Dealing with Adversity-Torah Shields from Harm

The Gemara in Sanhedrin 98b teaches that if one wants to be saved from the pains of chevlei Moshiach, one should engage in Torah and gemilus chassadim. Is Klal Yisrael experienc­ing chevlei Moshiach (lit. the pains of the era of Moshiach, the trying period leading up to the Geulah) at this time? Harav Elya Ber Wacht­fogel, shlita, Rosh Yeshivah of Yeshiva Zichron Moshe of South Fallsburg, responded, “I think we can say that. We are living in the period of ikvesa d’Meshicha. (See interview on Hamodia. com). If so, it is fitting to understand — even to a small degree — how the special qualities and potential of Torah and chessed generate much-needed brachah and shemirah at this time.

In this week’s installment, we’ll address the concept of Torah.

The Nesivos Shalom (Torah, maamar 3) tells us that Torah is especially mesugal (capable of) bringing one closer to Hashem, than all other mitzvos, because it is equivalent to all the mitz­vos. Torah permeates the entire body, from the brain and heart to the most corporeal parts of the person. It purifies one’s mind, emotions and the totality of the person. Chazal tell us that the Torah one learns from his youth is assimilated into the bloodstream.

Additionally, Torah impacts all the situa­tions one finds oneself in, as we find in Mishlei (6: 22) “As you go forth, it will guide you; as you recline, it will guard you … (Metzudos David comments this means from brigands; Malbim explains that even when one is reposing and one’s intellect is not engaged with Torah, it has a protective quality.)

The Torah can even help us confront perilous situations, says Nesivos Shalom. The Gemara (Sotah 21a) says “Torah magna umatzla — Torah protects and saves a person.”

The Gemara in Makkos (10a), when discuss­ing the arei miklat — the cities of refuge — says that divrei Torah, words of Torah themselves, provide refuge, i.e. they protect from harm.

Once a young man was hit by a car in front of Mesivta Tifereth Jerusalem, the yeshivah of Hagaon Harav Moshe Feinstein, zt”l. Since a yarmulke was spotted on the ground next to him, it was assumed that the boy was a Yid. When the incident was related to Rav Moshe, he definitively responded,” The boy is not Jewish.”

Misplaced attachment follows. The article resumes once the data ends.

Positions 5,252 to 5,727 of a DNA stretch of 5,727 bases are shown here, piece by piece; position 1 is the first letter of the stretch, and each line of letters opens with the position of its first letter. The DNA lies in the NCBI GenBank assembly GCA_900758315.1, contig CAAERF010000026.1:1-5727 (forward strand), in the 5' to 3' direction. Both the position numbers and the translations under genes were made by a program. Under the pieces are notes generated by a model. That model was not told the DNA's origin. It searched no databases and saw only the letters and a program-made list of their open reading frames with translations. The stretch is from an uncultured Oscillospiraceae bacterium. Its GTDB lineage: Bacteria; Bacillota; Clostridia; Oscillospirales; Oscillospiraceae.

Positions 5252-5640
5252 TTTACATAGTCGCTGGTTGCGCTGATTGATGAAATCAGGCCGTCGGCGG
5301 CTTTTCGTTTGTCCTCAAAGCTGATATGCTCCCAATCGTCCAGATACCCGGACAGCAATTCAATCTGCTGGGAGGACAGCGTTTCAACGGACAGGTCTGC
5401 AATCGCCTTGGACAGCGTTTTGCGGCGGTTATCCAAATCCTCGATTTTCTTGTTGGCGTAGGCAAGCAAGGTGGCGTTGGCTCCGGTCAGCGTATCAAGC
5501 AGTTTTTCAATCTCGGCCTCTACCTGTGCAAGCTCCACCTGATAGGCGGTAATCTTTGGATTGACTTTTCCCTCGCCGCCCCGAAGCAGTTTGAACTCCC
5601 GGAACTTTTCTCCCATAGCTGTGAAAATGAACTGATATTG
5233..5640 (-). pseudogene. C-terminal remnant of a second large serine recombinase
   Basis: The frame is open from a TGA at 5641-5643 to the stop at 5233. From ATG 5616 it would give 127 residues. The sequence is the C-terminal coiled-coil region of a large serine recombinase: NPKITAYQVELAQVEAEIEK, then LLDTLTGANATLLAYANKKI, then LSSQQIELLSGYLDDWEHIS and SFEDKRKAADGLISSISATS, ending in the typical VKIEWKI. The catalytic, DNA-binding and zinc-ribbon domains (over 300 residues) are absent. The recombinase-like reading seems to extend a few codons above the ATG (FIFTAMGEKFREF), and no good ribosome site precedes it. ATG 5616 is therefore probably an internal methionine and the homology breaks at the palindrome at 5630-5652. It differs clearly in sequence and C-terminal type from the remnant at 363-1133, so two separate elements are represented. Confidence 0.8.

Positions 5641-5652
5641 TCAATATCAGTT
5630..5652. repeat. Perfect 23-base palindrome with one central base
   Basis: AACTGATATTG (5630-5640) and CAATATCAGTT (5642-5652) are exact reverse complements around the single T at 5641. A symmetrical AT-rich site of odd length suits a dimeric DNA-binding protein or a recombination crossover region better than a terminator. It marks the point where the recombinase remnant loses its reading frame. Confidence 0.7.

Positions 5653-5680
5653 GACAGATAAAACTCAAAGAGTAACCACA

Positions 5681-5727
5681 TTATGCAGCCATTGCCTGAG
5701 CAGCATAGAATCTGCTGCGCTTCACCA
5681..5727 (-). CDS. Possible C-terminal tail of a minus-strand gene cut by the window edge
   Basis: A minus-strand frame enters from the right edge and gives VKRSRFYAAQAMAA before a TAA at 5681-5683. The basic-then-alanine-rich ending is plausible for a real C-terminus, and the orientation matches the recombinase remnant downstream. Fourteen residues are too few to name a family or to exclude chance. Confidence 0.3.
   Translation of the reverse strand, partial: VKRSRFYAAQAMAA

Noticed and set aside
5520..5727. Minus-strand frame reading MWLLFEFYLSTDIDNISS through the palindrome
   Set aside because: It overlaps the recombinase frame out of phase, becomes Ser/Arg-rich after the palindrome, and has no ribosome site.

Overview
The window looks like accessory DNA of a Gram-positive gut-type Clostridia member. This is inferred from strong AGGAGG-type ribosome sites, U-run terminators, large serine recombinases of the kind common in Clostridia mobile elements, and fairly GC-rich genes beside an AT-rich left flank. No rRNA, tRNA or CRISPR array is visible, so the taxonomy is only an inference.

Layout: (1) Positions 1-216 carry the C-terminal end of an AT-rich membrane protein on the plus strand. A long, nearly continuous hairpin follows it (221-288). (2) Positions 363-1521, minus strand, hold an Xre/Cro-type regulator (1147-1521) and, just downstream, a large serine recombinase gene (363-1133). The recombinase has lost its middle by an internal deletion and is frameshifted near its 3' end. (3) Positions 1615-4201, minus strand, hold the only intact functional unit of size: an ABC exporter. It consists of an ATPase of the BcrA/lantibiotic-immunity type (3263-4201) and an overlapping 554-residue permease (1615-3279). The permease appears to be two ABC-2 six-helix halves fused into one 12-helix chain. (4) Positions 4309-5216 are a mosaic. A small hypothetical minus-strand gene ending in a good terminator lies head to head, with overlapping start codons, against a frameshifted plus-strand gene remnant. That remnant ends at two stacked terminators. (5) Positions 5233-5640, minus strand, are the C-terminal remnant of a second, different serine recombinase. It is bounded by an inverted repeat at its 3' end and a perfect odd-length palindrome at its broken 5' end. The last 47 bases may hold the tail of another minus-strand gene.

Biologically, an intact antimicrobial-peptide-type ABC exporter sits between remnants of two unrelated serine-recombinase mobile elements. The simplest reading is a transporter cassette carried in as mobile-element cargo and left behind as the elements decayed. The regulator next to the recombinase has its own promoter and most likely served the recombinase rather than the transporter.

He explained, “I was learning Torah in the yeshivah then. It is unimaginable that a Jew­ish child would have been hurt right outside.” (Of course, it would take a Gadol of Rav Moshe’s stature to make such a statement, his tremen­dous humility notwithstanding.) It turned out that a non-Jewish teen had been bothering and chasing a Jewish boy. The boy’s yarmulke fell off but he feared to stop long enough to retrieve it lest he come to harm. The car hit the non-Jew at the exact spot where the yarmulke rested.

Torah serves as a safeguard not only in a physical sense but spiritually as well. Maseches Kiddushin (30b) tells us, “Barasi yetzer hara, barasi lo Torah tavlin — I created a yetzer hara, and I created the Torah as a medicine.”

Harav Chaim of Volozhin writes in his Nefesh Hachaim (Shaar 4: 18) regarding the benefits of limud haTorah: “An individual who takes upon himself the yoke of the holy Torah — for its own sake and in a truthful fashion — will be elevated above all matters of this world. He will be taken care of by Hashem with [a level of] Hashgachah Pratis that is above natural forces and the mazalos, since he is attached to the Torah and to Hakadosh Baruch Hu, as it were … the forces of nature will be placed in his control.”

Can a few words of Torah or one act of kind­ness truly make a difference? A well-known story illustrates the answer.

There was once an old man who used to walk on the beach every morning. One morning, after a big storm, the beach was covered with starfish. The daily visitor noticed a small boy walking, stopping occasionally to pick up a starfish and throw it into the ocean. The man asked the boy to explain his actions. “The tide washed these starfish onto the beach. When the sun gets high, they will die, unless they make it back into the water.”

The man replied, “But there must be thou­sands of starfish here. You are not making much of a difference.”

The boy bent down, picked up another star­fish and threw it into the ocean. Then he turned back to the man, smiled and said, “To that one, it made a difference!”

The mitzvos we do create malachim. Every word of Torah we learn fulfills a mitzvah, says the Vilna Gaon; through our Torah study — even a small amount — we are creating malachim that shield us and other Yidden from harm.

Every bit of learning, every mitzvah, every tefillah has the power to benefit Klal Yisrael, protect a soldier in battle, save a hostage. All those small deeds together ultimately amount to something huge.

Rabbi Yosef Gesser is a longtime writer for Hamodia Newspaper as well as an inspirational speaker on vari­ous topics, including dealing with adversity. He can be reached at

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